I told you guys about Nevada.All Along, of the 5 tightest states according to your charts that you and I predicted Obama to win (NV CO VA OH FL)I kept saying that Obama will win Nevada by the biggest margin and then Colorado next, and it turned out Nevada by 12% Colorado by 7%.I also said Ohio and Virginia would show similar results to each other with Virginia slightly bigger margin, yep Virginia 5% Ohio 4%.Most of the pundits were predicting a blowout in Virginia and I warned that Virginia would be tighter.The only surprise to me is Indiana and we will see about North Carolina.Bottom line, the republican party needs to start standing up for and showing that they are for the white middle class economically and be firmly socially conservative (against abortion, gay marriage, illegal immigration, affirmative action ect.) and they need to stop being an interventionist in foreign policy.Very sad that our government is now communist/socialist.
Anonymous,David Frum (not exactly a socialist as he wrote the Axis of Evil speech for GWB)said this morning on NPR that the Republicans lost ethnic minorities and college-educated whites in this election. He said that to win the next election that they need to get a majority of one of those two groups. Matthew Dowd (another Bushie) indicated that the Republicans lost the two groups that are expanding in numbers (Hispanics and the under 30 crowd). I don't think greater emphasis on social conservatism is going to help the Republicans with any of those four groups. Non-interventionism is something that will help as long as we are not attacked by outside forces. I agree that GWB messed up big time with the Iraq War.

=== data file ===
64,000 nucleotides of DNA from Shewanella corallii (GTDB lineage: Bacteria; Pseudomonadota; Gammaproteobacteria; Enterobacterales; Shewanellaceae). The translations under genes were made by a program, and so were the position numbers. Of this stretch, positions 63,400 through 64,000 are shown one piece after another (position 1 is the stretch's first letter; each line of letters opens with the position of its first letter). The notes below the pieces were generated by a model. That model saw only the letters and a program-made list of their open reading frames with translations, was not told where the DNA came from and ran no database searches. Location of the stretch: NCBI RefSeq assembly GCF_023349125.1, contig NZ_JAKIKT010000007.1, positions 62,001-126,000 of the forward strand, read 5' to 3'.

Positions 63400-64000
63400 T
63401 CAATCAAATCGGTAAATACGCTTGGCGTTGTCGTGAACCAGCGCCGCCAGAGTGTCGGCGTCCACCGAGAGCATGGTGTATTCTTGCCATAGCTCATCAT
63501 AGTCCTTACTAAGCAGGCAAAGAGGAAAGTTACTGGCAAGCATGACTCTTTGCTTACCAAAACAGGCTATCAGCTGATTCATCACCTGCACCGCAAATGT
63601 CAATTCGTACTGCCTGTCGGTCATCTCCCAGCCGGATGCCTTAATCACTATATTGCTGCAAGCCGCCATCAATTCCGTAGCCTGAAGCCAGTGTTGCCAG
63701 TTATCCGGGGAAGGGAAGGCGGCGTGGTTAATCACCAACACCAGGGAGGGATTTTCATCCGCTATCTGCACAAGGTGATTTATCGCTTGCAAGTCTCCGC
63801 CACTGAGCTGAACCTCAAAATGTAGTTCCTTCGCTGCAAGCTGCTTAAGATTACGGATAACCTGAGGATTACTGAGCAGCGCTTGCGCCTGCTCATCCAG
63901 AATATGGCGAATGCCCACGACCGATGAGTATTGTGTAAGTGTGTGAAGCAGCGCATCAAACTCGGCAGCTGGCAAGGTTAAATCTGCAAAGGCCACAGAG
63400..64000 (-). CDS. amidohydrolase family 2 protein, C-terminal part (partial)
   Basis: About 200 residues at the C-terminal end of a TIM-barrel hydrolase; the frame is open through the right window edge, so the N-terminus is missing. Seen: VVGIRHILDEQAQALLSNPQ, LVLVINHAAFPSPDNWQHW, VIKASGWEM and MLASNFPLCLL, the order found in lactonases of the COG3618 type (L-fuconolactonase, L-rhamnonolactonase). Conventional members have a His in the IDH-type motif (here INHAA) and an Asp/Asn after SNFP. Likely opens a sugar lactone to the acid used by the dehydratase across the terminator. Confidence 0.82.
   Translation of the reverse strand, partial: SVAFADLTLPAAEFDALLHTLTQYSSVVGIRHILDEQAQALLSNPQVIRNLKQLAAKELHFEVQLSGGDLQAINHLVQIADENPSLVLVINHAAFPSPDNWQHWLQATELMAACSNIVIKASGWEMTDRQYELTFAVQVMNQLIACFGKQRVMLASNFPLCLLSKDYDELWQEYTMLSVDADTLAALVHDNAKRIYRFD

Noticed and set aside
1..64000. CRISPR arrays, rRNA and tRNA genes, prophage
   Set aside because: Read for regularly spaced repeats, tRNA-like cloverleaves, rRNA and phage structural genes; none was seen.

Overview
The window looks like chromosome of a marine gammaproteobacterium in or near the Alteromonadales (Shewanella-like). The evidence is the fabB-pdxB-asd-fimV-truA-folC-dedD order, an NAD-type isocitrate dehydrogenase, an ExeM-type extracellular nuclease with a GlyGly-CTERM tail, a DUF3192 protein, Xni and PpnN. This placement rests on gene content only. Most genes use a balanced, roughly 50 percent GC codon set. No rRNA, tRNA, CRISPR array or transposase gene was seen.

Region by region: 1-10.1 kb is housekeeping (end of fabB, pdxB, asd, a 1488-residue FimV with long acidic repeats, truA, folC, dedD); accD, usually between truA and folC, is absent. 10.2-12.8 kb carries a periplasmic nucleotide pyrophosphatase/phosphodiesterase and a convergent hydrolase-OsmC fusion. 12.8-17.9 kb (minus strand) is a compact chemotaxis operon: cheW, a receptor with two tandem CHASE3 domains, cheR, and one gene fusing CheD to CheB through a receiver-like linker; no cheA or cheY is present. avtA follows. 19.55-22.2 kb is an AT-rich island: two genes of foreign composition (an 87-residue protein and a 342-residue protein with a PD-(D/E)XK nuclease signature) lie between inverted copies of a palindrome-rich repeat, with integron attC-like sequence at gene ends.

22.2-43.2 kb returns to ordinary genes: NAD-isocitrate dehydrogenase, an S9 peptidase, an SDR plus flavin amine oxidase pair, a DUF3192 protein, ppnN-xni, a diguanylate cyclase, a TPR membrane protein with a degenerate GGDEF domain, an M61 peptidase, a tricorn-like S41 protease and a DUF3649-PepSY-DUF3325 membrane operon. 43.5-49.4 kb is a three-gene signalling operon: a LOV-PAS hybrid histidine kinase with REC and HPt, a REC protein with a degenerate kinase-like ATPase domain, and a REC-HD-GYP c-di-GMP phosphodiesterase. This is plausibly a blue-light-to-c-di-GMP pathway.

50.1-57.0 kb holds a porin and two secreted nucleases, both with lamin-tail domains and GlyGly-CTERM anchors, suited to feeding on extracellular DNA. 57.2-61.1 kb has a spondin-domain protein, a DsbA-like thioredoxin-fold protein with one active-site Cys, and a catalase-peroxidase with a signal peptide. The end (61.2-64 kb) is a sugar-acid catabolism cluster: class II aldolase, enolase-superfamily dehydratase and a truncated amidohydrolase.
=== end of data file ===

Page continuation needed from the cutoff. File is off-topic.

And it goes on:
RobertThose 2 people that you mention are neoconservatives, who are what is wrong with the republican party.Neoconservatives are former liberal democrats from the 60's flower power era who didn't like the hard left shift of the democrat party at that time, so they switched over to the republican party.They are opportunists who destroyed the republican party.If you look at the upper midwest, states like Iowa, Wisconsin, Michigan, Minnesota, those are states that the republican party could get if they take my advice that I mentioned in my above post.Plus Indiana, Ohio, Virginia, Florida, would go back to being republican.And they might pick off Pennsylvania and New Hampshire.
And Frum also indicated that the college educated whites would be the future target. Which seemed weird to me. I can see that helping in the short term, but I don't know that that is a long term strategy.Here's link to that discussion on NPR this morning.
The Missouri Bellweather is dead.
You know what? All that stuff that has gone through my head in the last 24+ hours and that fact about Missouri did not occur to me. Then again, I may be able to chalk that up to lack of sleep. Maybe.
The future direction of the Republican party is a fascinating open question. I think the recent Republican coalition is gone--no way social conservatives and libertarians want to stay in the same tent, or neoconservatives and non-interventionists, or big business and Reagan Democrats. Those kinds of coalitions only work as long as the party is winning; if they lose, people go back to their corners.College-educated whites is a possible long-term strategy--that's a demographic that's been steadily growing over the years, as the rate of higher-education goes up and up. (The percentage growth isn't as big as college-educated minorities, though!) That change is part of what won this election for Obama--too many people now think of themselves as intellectual to make an anti-intellectual campaign safe.(Robert: I do think social conservatism has some appeal to Latinos, incidentally.)Oh, and credit where credit is due: anonymous did correctly and persistently call the race quite accurately.
Good point, Scott, about social conservatism and Latinos. It also appeals to the African-American community. Latinos are not going to vote their social conservatism while overlooking anti-immigrant rhetoric. Likewise, African-Americans are more interested in gaining access to society and vote accordingly.
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